I'm not sure if the slope is as slippery as the ACLU presents it as being. The government has always been able to do things under the guise of intelligence/prevention that it has been unable to do in the name of law enforcement (many would argue that the purpose of a stop/search is what makes something 'unreasonable,' and thus requiring a warrant, under the 4th amendment—searches for the purpose of law enforcement being presumptively unreasonable, while searches for prevention being more reasonable). The FBI, in fact, had a rather firm firewall between its law enforcement and intelligence division before 9/11, with virtually no sharing of information between the two. After 9/11 this firewall was highly criticized, on the theory that better information sharing could have prevented 9/11, though this logic would seem to argue in favour of information flows from law enforcement to intelligence, and not necessarily vice versa.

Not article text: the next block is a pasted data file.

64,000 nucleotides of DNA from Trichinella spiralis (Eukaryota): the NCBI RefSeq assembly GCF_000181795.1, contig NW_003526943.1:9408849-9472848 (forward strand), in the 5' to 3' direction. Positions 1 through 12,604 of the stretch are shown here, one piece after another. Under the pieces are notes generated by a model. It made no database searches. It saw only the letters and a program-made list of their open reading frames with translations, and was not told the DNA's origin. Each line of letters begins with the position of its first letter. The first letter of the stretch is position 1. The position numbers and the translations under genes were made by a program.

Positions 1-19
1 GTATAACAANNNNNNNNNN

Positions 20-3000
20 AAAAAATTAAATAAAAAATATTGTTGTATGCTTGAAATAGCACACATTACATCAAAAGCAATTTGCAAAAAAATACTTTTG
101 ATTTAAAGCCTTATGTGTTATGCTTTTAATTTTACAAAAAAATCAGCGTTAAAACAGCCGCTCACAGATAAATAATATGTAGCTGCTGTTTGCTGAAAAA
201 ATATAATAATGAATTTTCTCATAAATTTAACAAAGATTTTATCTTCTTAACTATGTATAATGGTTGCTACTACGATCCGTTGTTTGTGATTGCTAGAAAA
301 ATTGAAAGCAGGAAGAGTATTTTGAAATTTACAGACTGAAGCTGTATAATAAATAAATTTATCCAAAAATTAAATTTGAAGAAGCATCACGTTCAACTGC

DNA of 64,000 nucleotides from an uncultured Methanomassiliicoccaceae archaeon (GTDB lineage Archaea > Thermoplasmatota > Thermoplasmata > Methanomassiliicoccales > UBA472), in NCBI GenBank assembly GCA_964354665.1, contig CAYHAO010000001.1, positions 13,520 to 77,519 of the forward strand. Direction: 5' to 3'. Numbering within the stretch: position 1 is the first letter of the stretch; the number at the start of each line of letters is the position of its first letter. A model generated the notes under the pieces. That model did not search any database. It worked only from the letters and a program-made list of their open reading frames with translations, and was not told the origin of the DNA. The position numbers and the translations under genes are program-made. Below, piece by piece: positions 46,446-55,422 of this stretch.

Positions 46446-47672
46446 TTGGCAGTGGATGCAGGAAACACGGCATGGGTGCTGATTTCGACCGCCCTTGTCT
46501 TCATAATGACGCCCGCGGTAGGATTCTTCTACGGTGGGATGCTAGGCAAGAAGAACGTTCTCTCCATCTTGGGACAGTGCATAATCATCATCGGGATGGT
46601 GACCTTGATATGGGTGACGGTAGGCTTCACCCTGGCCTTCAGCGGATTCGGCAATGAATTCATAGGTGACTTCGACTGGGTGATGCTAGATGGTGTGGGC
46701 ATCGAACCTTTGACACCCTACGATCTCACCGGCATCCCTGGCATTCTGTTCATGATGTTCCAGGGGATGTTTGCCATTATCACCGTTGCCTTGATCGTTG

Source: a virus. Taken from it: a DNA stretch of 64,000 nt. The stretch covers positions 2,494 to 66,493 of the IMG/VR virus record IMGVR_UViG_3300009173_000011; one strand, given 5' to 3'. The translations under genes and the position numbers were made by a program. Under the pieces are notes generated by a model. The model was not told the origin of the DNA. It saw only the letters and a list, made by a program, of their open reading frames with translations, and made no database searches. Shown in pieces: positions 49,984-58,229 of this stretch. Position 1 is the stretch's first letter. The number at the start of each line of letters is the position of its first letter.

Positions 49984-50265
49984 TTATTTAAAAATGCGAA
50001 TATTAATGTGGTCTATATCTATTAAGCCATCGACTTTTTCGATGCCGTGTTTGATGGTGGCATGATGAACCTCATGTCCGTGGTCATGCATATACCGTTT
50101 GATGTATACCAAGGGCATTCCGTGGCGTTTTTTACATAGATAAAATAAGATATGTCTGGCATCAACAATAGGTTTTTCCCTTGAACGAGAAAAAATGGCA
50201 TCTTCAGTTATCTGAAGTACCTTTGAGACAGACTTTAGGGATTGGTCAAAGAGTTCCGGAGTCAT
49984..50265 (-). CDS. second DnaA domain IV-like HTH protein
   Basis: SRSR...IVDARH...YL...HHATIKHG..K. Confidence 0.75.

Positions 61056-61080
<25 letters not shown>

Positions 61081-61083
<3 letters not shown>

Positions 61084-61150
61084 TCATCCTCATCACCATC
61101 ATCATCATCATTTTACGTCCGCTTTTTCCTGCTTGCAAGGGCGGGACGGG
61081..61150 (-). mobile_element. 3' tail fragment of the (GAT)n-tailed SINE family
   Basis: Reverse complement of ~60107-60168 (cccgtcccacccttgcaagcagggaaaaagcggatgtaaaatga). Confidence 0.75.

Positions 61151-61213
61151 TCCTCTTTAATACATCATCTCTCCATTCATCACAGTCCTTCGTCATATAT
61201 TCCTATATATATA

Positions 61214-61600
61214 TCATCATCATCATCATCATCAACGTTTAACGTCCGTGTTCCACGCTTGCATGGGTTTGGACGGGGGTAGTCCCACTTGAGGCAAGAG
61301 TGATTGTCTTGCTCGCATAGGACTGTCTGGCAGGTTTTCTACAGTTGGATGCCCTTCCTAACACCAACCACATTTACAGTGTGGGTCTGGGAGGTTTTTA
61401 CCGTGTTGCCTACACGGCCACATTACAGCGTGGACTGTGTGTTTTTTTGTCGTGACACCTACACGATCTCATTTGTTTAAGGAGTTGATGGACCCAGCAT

Right now all of these surveillance programs are being used for intelligence purposes alone, and I think it would take a very deliberate, very considered decision to apply them to law-enforcement contexts. Certainly I can't imagine it happening on the federal side anytime soon, and outside of the federal government I think only NYC has anything approaching this sort of infrastructure at their disposal.